Big changes for renewable subsidies

The government is to make big changes to the way it subsidises renewable energy, the BBC has learned.

Ministers will announce that they will cut support for onshore wind and solar energy, but give more backing to offshore wind power.

Chief Secretary to the Treasury Danny Alexander described the shift in subsidy as “a rebalancing” and said overall spending would not change.

But Labour said “chopping and changing” pricing was bad for business.

The set prices for onshore wind power and solar energy will be cut from 2015, while those for offshore wind power will be increased.

The final figures will be announced in a written ministerial statement later.

Encourage investment

The latest “strike prices” were published in draft in June, but BBC deputy political editor James Landale says there will be major changes.

Sources from both coalition parties said there had been so much investment in onshore wind and solar energy that they no longer needed so much state support.

In contrast, they said, offshore wind sources still needed more subsidy to encourage long-term investment.

Mr Alexander denied suggestions the move was in response to Tory MPs unhappy at wind farms being sited in their constituencies.

James Landale says that both Conservative and Liberal Democrat sources said the decision made good political sense because they would have a policy that countered the threat from UKIP which opposes all wind farms on principle.

Strike prices are set substantially above the current value of energy, as a form of long-term subsidy to encourage firms to invest.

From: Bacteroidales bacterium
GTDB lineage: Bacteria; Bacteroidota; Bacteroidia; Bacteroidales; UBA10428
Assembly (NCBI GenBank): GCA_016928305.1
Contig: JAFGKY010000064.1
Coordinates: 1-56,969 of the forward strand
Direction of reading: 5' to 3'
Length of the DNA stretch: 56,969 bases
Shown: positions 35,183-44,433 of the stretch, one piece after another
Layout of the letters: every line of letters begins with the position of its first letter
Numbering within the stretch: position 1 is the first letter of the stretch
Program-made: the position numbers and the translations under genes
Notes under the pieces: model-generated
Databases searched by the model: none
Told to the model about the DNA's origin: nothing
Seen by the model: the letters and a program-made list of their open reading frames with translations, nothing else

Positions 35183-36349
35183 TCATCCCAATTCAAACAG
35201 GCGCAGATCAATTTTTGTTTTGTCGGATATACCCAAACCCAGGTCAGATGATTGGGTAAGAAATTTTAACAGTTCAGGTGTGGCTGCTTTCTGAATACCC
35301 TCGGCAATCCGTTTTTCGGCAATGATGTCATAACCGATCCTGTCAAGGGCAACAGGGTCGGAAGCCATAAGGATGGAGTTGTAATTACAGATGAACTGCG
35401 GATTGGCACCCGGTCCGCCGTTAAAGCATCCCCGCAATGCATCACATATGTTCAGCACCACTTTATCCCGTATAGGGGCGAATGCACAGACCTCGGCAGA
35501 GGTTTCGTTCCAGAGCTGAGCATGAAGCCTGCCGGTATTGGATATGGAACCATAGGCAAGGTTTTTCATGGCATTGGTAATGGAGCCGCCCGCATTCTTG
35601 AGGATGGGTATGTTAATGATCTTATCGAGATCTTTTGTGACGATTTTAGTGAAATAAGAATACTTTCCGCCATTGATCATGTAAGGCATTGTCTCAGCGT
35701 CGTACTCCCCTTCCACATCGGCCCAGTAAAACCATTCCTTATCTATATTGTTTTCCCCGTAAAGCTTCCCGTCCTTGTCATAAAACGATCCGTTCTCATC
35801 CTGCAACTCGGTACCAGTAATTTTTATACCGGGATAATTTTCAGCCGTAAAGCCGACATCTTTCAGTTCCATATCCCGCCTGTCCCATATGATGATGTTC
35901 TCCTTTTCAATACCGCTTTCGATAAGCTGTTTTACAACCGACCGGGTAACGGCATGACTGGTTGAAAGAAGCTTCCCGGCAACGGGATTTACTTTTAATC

One Conservative source said he expected “quite a dramatic cut” in prices for onshore wind in 2015 and beyond. Another spoke of the “beginning of the end for mature renewables”.

One source said: “We are in a very good place. If we didn’t curtail onshore a bit, we would have so much onshore that the constraint wouldn’t be financial but political. Ditto solar.

“So constraining solar and onshore makes good value for money sense, it lets us move quicker than expected to market forces, and enables us to ensure that the one renewable technology that can go to scale in the 2020s – offshore wind – gets the early support that an immature technology needs.”

Energy Minister Michael Fallon said costs must be spread “much more fairly”

‘Spread more fairly’

Shadow chief secretary to the Treasury Chris Leslie told BBC Radio 5 live: “They’re just chopping and changing all the time – very bad for stable, long-term investment.”

Energy Minister Michael Fallon hinted at changing the policy in a speech earlier this week.

He said: “We will also announce very shortly now the final support prices for each renewable technology. Of course new power has to be paid for and we should be open about that.

“But investment in renewables cannot be done at any price. It must be affordable for consumers. And the cost of that new investment needs to be spread more fairly, much more fairly.”

The Energy Secretary, Liberal Democrat Ed Davey, hinted at the more positive news for offshore wind energy in an interview with BBC Radio Humberside on Monday.

He said: “Later this week we will be announcing the final plans with our reform package, with what are called the strike prices, the prices that offshore wind developers would get, and I think that will be yet another shot in the arm of confidence.

“We have put in place a very attractive set of measure which will boost renewables, boost offshore wind and I believe bring green jobs to places like Hull.”

Mr Davey also told MPs last week: “There will be some good news to announce on offshore wind shortly.”